A National Implementation Project to Prevent Catheter-Associated Urinary Tract Infection in Nursing Home Residents – JAMA Internal Medicine (link to abstract – $ for full-text)
Commentaries: Study Shows 54 Percent Drop in CAUTIs Among Nursing Home Residents – Infection Control Today (free) AND AHRQ safety program helps cut catheter infections by more than 50% among nursing home patients, JAMA study shows – Healthcare Finance (free) AND Implementing technical and socioadaptive bundles may decrease catheter-associated urinary tract infections in nursing homes – 2 Minute Medicine (free) AND Nursing homes cut urinary tract infections in half through focused effort on catheter care – Michigan University, via EurekAlert (free)
Occupation and Risk of Developing Rheumatoid Arthritis: Results From a Population-Based Case-Control Study – Arthritis Care & Research (link to abstract – $ for full-text)
Commentaries: Certain occupations linked to an increased risk of rheumatoid arthritis – Willey, via EurekAlert (free) AND Occupational Exposures Increase Rheumatoid Arthritis Risk – Medscape (free registration required) AND Some jobs tied to higher risk of rheumatoid arthritis – Reuters (free)
Case-control study suggests bricklayers, concrete workers, electricians and nurses are at increased risk.
Original systematic review: Skin-to-skin care for procedural pain in neonates – Cochrane Library (link to abstract – $ for full-text)
“Skin-to-skin care probably is an effective intervention for pain during procedures for neonates”.
Alternatives to hospital admission for people aged over 65 years can be safe and reduce costs across a range of acute and chronic conditions.
Invited commentary: Early Orthostatic Hypotension and Orthostatic Intolerance—More Than an Observation or Annoyance (free)
Practice Changing – Orthostatic hypotension within 1 min of standing (rather than at 3 minutes) has greater relation to falls, fracture, syncope, motor vehicle crash, and mortality.
Invited Commentary: Fluoroquinolone restriction to control fluoroquinolone-resistant Clostridium difficile (free)
Redesigning Care for High-Cost, High-Risk Patients – Harvard Business Review (a few articles per month are free) (RT @pash22 see Tweet)
Related: Designing a High-Performing Health Care System for Patients with Complex Needs: Ten Recommendations for Policymakers – The Commonwealth Fund (free) AND Caring for High-Need, High-Cost Patients — An Urgent Priority – New England Journal of Medicine (Free) AND Multimorbidity: clinical assessment and management – NICE Guideline (free) AND Multimorbidity in Older Adults with Cardiovascular Disease – American College of Cardiology, Latest in Cardiology (Free full text) AND Focusing on High-Cost Patients — The Key to Addressing High Costs? – NEJM Catalyst (free) AND Richard Smith: The challenge of high need, high cost patients – The BMJ Blogs (free) AND Playbook: Better Care for People with Complex Needs – Institute for Healthcare Improvement (free)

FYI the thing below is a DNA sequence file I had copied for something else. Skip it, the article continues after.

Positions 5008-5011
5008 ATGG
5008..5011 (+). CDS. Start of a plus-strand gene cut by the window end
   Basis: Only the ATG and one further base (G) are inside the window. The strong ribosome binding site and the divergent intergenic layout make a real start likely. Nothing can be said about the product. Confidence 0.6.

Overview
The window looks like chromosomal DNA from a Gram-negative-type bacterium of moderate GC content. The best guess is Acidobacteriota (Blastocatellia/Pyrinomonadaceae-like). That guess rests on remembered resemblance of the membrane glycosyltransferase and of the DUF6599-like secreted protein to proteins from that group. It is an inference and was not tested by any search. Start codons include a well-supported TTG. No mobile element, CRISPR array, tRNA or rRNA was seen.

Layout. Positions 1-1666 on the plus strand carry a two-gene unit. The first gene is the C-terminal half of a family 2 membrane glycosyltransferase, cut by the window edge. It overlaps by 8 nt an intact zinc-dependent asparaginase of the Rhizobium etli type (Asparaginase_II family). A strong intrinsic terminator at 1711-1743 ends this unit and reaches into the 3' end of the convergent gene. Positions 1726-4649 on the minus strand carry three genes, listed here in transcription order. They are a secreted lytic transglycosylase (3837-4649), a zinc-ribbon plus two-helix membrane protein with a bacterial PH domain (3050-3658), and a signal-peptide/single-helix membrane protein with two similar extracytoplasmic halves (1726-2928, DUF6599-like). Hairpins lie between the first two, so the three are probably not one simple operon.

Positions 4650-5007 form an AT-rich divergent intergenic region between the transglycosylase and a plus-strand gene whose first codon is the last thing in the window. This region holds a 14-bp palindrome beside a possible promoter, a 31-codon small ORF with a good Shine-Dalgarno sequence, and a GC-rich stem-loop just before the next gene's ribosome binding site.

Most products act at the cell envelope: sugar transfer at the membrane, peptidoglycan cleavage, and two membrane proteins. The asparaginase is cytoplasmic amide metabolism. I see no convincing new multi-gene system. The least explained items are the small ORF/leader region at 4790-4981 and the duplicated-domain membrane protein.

This viewpoint suggests a more selective use of contact precautions for the control of endemic pathogens.
Topical antimicrobial agents for treating foot ulcers in people with diabetes – Cochrane Library (link to summary – & for full-text)
This study compared two different approaches to measure adverse events, the “Trigger Tool system” and the “Two-stage review”
“Untrained bystander CPR had better outcomes when given telephone advice from EMS services to perform continuous CPR, rather than interrupted CPR with rescue breaths”. For trained EMS professionals, “it is possible that there is little or no difference between the two approaches”.
Commentaries: Working while sick – ACP Internist (free) AND Health worker survey reveals many work during flu illness – CIDRAP (free)
Over 40% of surveyed health care personnel worked with self-reported influenza-like illness. “To reduce levels of health-worker–associated flu transmission, the researchers said that misconceptions about working while sick and sick leave policies both need to be addressed” (from CIDRAP)
Viewpoint: Can Personalized Care Planning Improve Primary Care? – JAMA (free)
See more on caring for people with Complex Needs in our April 24th issue (see #4),
Evidence for the treatment of pressure ulcers reviewed.
Invited commentary: Surgical Site Infection Prevention – What We Know and What We Do Not Know – JAMA Surgery (free)
Commentary: ‘Long-Awaited’ CDC Guidelines on SSI Prevention Released – Medscape (free registration required)
“How frequently should indwelling urinary catheters be changed? Are catheter washouts effective? Which type of catheter reduces rates of urinary tract infection?”. This post look at the evidence regarding urinary catheter care.
See also: Use of Medications of Questionable Benefit at the End of Life in Nursing Home Residents with Advanced Dementia – CBCNews (free) AND Many With Advanced Dementia Receiving Drugs of Uncertain Benefit – Medscape (free registration required)
The wound/burn guidelines – Japanese Dermatological Association (all guidelines are free)
Wounds in general / Guidelines for the diagnosis and treatment for pressure ulcers / Guidelines for the diagnosis and treatment for diabetic ulcer/gangrene / Guidelines for the management of skin ulcers associated with connective tissue disease/vasculitis / Guidelines for the management of lower leg ulcers/varicose veins / Guidelines for the management of burns